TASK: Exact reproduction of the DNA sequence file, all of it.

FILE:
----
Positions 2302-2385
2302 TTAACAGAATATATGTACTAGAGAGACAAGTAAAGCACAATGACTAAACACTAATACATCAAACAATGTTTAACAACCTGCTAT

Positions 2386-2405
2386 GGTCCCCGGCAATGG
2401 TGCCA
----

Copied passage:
Positions 2302-2385
2302 TTAACAGAATATATGTACTAGAGAGACAAGTAAAGCACAATGACTAAACACTAATACATCAAACAATGTTTAACAACCTGCTAT

Positions 2386-2405
2386 GGTCCCCGGCAATGG
2401 TGCCA